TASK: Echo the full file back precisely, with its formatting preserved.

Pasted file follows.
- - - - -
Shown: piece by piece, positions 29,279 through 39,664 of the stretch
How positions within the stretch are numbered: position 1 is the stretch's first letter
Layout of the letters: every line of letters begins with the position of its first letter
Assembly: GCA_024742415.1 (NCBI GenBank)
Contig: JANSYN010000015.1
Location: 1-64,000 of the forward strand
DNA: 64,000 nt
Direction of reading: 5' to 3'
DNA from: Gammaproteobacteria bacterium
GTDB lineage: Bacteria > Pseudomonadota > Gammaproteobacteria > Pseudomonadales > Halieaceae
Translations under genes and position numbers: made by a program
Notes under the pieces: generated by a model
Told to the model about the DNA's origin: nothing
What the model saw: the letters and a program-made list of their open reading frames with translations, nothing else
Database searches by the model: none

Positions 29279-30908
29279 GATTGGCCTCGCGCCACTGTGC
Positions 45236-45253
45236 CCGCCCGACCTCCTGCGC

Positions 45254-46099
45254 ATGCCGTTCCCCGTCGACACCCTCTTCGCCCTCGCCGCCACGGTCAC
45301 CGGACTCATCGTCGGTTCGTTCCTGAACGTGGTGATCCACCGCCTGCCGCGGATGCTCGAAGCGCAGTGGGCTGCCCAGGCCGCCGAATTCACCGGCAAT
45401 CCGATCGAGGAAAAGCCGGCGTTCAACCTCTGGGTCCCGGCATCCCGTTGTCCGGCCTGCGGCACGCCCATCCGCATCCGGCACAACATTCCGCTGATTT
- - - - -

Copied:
Shown: piece by piece, positions 29,279 through 39,664 of the stretch
How positions within the stretch are numbered: position 1 is the stretch's first letter
Layout of the letters: every line of letters begins with the position of its first letter
Assembly: GCA_024742415.1 (NCBI GenBank)
Contig: JANSYN010000015.1
Location: 1-64,000 of the forward strand
DNA: 64,000 nt
Direction of reading: 5' to 3'
DNA from: Gammaproteobacteria bacterium
GTDB lineage: Bacteria > Pseudomonadota > Gammaproteobacteria > Pseudomonadales > Halieaceae
Translations under genes and position numbers: made by a program
Notes under the pieces: generated by a model
Told to the model about the DNA's origin: nothing
What the model saw: the letters and a program-made list of their open reading frames with translations, nothing else
Database searches by the model: none

Positions 29279-30908
29279 GATTGGCCTCGCGCCACTGTGC
Positions 45236-45253
45236 CCGCCCGACCTCCTGCGC

Positions 45254-46099
45254 ATGCCGTTCCCCGTCGACACCCTCTTCGCCCTCGCCGCCACGGTCAC
45301 CGGACTCATCGTCGGTTCGTTCCTGAACGTGGTGATCCACCGCCTGCCGCGGATGCTCGAAGCGCAGTGGGCTGCCCAGGCCGCCGAATTCACCGGCAAT
45401 CCGATCGAGGAAAAGCCGGCGTTCAACCTCTGGGTCCCGGCATCCCGTTGTCCGGCCTGCGGCACGCCCATCCGCATCCGGCACAACATTCCGCTGATTT